There is a tantalizingly brief note about Masson written much later in the recollections of James Main, another Scottish botanist and plant collector, who was on his way to China in 1792. His ship had brought news of the renewed declaration of war against the French, although this time the Dutch were allies of Britain, and having delivered it to the Governor he met Masson.
Masson “found some new species of Proteae which is not yet described, and some other genera, which now convinces me these mountains although so near the Cape, have never been properly explored.”Banks was pleased writing that “the plants you have sent home have succeeded so much better than any you sent home when you was last at the Cape that we have every reason to praise your industry…” It appears too that Banks had decided to move Masson from the Cape to Botany Bay but “finding from your letter to Mr Aiton you had an aversion to the place… another person should be sent there” and so Masson stayed on at the Cape.
His expenses claims survive and, together with his letters, which show that he travelled a lot during his ten year stay. There were two major expeditions – one back to the semi-desert Karoo and the other to Namaqualand, and many others close to Cape Town itself, but without his journals we have little detail of his adventures or what he found. However some of his introductions can be traced through Hortus Kewnesis where, for example, amongst the 102 species of pelargonium listed no less 47 had been sent by him.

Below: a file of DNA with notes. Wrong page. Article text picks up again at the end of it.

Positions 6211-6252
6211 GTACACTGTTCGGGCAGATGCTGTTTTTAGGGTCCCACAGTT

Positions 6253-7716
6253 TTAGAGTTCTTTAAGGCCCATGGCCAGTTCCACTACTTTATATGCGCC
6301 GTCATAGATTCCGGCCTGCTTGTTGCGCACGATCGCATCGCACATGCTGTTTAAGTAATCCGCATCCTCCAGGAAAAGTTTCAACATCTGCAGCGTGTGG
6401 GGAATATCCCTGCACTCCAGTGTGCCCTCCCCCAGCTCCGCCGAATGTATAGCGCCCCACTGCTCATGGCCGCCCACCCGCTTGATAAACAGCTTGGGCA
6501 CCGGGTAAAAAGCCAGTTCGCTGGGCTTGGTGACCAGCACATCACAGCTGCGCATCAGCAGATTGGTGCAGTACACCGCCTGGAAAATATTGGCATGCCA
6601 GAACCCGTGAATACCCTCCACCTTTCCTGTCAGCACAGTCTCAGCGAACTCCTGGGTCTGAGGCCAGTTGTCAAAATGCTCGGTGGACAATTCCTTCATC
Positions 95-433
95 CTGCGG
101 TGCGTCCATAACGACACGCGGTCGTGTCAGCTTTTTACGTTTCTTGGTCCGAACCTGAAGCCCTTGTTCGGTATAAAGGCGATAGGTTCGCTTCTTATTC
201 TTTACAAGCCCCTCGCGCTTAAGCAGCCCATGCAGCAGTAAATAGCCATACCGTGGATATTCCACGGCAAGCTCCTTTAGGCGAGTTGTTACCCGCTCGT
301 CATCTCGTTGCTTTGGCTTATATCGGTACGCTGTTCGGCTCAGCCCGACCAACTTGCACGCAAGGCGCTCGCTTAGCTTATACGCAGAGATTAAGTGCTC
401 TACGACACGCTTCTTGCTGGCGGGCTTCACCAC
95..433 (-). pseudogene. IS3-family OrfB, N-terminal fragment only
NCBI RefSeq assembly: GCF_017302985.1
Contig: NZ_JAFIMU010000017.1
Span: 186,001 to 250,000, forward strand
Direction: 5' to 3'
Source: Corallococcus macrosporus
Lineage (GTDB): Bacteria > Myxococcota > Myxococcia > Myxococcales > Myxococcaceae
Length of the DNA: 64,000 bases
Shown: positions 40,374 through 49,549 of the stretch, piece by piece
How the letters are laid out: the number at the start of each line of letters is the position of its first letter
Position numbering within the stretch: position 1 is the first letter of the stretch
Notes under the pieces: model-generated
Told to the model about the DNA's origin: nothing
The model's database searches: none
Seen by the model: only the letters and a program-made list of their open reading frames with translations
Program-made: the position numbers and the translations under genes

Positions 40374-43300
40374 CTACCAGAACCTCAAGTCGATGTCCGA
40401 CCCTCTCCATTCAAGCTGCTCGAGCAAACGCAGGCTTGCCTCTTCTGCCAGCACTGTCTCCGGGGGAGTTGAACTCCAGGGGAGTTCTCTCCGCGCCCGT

The War with France had resumed and so in March 1795 Masson returned to Britain feeling “compelled to leave the Cape of Good Hope lest he should lose, in an expected invasion, the Collection of living Plants made during ten years residence”. Once home he wrote to Carl Peter Thunberg, with whom he had been corresponding since they first met, that he had “a collection of growing plants which I have been so fortunate to bring safe home , all my Staplei (about 30 species) are now growing in Kew garden.”
He was, he wrote, “indulged” with royal permission “to remain a year at home”, but being Masson he was “unwilling to waste so much time in idleness” and wrote a book about one of the new plant families he had found: Stapelia. These are bizarre succulents, and sometimes known as the “carrion flower”. Stapeliae novae, or, … new species of that genus discovered in the interior parts of Africa was issued in 4 parts and contained 41 coloured plates made from his own drawings.Masson’s success at getting seeds, bulbs and even living plants back to Britain set off what can only be described as a mad craze for Cape plants. His impact on British gardens and greenhouses can be seen from the fact that nearly a third of the 786 plates in the first 20 volumes of William Curtis’s Botanical Magazine were of his introductions.
But this barely scratched the surface. There are far too many others to list in any comprehensive way here, but, apart from the few already mentioned there were all sorts of proteas, gladioli, calendulas, xeranthemums [everlasting flowers] , hibiscuses, ericas, tritonias, lobelias, amaryllises, gardenias, agapanthus, strelitzia, kniphofia and zantesdeschia. It was an extraordianry achievement.But the itchy feet soon marched him off again. He was anxious to “recommence his employment as a collector” and was “ready to proceed to any part of the globe” that the king required because “many are the portions of it that have not been fully explored by Botanists.” He then added “all of them are equal to my choice.” Its a good thing that he wasn’t that fussy because his next destination was completely different: Canada.